Ladies And Gentlemen: The Best Of George Michael

George Michael

Sony Music, 1998

REVIEW BY: Alison Bellach

ORIGINALLY PUBLISHED: 04/26/1999

When I was in high school, I found Listen Without Prejudice: Vol. I, George Michael's 1990 release, in the back of a van on the way to a basketball tournament. I listened to it devoutly for months (until it was stolen), all the while thinking, "Dang! This tape is awesome! And not one mention of sex. My mom will be so happy."

Ladies and Gentlemen: The Best Of George Michael is the newest "best of" collection by Michael, and after listening to it, I wonder two things: where was I when all of these songs made themselves known as his "best" work, and who took my tape?

The album is split into two sections: "For The Heart" and "For The Feet", one containing more thoughtful/romantic tunes and the other containing more dance-esque songs. They are both excellent; the splitting of the CDs makes it easy to pop one in for "mood music." I don't know that "Father Figure" would be a more romantic song, though; it's a little Oedipal for my tastes. There are two lyric books, containing a picture from the era each song is from. (Those are entertaining! The 80s hairstyles were cool!)bim_ad_daily_vault_print_250

I was especially pleased to note that the album included "Don't Let The Sun Go Down On Me", a duet with Elton John recorded for the Duets album; I love Elton John, but I find this duet superior to the original recording of the song. I am confused, though, as to why many songs, especially some of those on the first CD, were considered to be "best of" material. I know that I haven't heard "I Can't Make You Love Me" on any radio station, save that by version Bonnie Rait; "Desafinado", a duet with Astrud Gilberto in Spanish, hasn't been making any plays on VH-1 that I can remember; and where did "Star People 97" come from?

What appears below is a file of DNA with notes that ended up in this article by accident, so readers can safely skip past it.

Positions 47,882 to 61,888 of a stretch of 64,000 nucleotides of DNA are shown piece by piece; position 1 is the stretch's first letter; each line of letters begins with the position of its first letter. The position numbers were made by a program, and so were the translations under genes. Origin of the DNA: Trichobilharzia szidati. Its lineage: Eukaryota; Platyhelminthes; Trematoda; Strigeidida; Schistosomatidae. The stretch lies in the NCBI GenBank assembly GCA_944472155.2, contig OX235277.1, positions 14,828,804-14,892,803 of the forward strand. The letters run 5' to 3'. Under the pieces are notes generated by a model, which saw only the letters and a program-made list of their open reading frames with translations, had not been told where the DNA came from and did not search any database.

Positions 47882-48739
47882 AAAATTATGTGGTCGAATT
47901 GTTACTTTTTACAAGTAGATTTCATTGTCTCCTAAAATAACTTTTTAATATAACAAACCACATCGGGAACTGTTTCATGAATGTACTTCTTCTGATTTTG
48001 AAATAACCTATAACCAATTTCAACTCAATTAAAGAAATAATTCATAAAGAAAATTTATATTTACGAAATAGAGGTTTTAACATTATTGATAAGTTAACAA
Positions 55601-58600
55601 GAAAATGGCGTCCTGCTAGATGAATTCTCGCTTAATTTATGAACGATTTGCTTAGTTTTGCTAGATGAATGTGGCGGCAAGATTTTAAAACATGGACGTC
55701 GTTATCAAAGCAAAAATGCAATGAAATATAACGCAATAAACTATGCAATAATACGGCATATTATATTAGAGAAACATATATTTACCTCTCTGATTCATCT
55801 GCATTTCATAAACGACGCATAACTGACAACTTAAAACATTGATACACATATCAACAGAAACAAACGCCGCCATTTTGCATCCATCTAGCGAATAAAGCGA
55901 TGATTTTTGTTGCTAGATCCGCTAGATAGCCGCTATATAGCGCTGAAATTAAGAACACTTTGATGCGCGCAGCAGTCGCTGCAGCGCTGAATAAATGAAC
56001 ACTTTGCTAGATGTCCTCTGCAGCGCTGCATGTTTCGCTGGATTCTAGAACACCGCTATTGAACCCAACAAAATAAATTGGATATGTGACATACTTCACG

That is not to say, though, that these songs aren't excellent. "Jesus To A Child," the first song on CD one, is amazing in it's ability to set the mood for the rest of the disc. And then, there are those stand-by Michael tunes: "Careless Whisper" (from the Wham! Era), "Heal The Pain", "Cowboys And Angels", "Too Funky", "Freedom 90", "Monkey", "Faith", etc., etc.

The one major gripe I would have with this collection is the version of "I Want Your Sex" that was chosen. I know that Michael, long ago, made a major move away from the shock-driven commercial direction his music had been taking; that is what the entire Listen Without Prejudice album was about. That doesn't change the fact, though, that the original version of "I Want Your Sex" threw him into the public spotlight. Whether or not this was desirable at the time doesn't change history; that is why I think it is positively annoying that the version included on the album was the lyrically sparse, saxophone-driven "I Want Your Sex (Pt II)." I don't even like this song. It sounds like something I would hear on a bad television expose on sex cults in southern California. At least the original was something I could laugh at or snicker about; this version doesn't even afford the listener a standard melody.

Other than that, I think the collection is amazing. I never realized there were so many great Michael tunes. He has worked really hard through the years to create an image that the public took seriously; even though that image is somewhat tarnished by the offhand news article, he has created a sizeable collection of amazing songs and covers. The reason that he chose to both dedicate the album to his mother, and to end the last CD with a cover of "Somebody To Love" (with Queen, as a tribute to Freddy Mercury) is not lost; he has grown as both a songwriter and performer, something this collection makes clear, and now it is time for a round of applause.

Rating: A-

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© 1999 Alison Bellach and The Daily Vault. All rights reserved. Review or any portion may not be reproduced without written permission. Cover art is the intellectual property of Sony Music, and is used for informational purposes only.